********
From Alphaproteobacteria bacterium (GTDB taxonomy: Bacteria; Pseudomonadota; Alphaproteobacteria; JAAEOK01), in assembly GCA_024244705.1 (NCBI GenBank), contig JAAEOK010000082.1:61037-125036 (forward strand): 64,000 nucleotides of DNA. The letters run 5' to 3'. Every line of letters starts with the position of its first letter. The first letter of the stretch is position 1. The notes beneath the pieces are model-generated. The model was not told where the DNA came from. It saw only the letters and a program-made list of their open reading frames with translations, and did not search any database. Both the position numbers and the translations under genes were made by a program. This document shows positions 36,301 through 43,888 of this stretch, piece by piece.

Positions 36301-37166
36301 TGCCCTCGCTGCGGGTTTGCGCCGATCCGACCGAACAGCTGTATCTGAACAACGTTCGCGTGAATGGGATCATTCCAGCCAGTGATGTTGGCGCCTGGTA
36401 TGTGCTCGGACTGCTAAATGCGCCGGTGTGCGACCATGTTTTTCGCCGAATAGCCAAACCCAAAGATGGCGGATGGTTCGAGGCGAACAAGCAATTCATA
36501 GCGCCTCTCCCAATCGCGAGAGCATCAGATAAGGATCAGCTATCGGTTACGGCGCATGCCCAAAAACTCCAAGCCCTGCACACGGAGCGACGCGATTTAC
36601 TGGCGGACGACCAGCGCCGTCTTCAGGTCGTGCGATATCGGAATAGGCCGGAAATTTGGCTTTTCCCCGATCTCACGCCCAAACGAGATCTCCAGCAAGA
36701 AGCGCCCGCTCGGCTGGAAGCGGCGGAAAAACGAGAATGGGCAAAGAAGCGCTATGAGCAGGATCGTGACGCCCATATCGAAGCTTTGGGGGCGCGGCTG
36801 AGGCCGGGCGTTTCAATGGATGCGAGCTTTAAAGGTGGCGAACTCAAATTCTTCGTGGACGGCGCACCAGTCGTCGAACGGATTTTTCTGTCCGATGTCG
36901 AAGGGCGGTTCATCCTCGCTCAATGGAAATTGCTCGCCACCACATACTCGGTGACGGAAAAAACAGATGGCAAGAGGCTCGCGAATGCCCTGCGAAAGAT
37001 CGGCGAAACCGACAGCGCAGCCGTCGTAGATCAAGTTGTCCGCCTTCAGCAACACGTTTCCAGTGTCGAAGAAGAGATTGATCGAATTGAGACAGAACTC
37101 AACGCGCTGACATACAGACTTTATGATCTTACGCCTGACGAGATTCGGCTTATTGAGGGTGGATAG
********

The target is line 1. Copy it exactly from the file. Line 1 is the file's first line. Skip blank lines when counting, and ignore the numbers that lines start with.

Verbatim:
From Alphaproteobacteria bacterium (GTDB taxonomy: Bacteria; Pseudomonadota; Alphaproteobacteria; JAAEOK01), in assembly GCA_024244705.1 (NCBI GenBank), contig JAAEOK010000082.1:61037-125036 (forward strand): 64,000 nucleotides of DNA. The letters run 5' to 3'. Every line of letters starts with the position of its first letter. The first letter of the stretch is position 1. The notes beneath the pieces are model-generated. The model was not told where the DNA came from. It saw only the letters and a program-made list of their open reading frames with translations, and did not search any database. Both the position numbers and the translations under genes were made by a program. This document shows positions 36,301 through 43,888 of this stretch, piece by piece.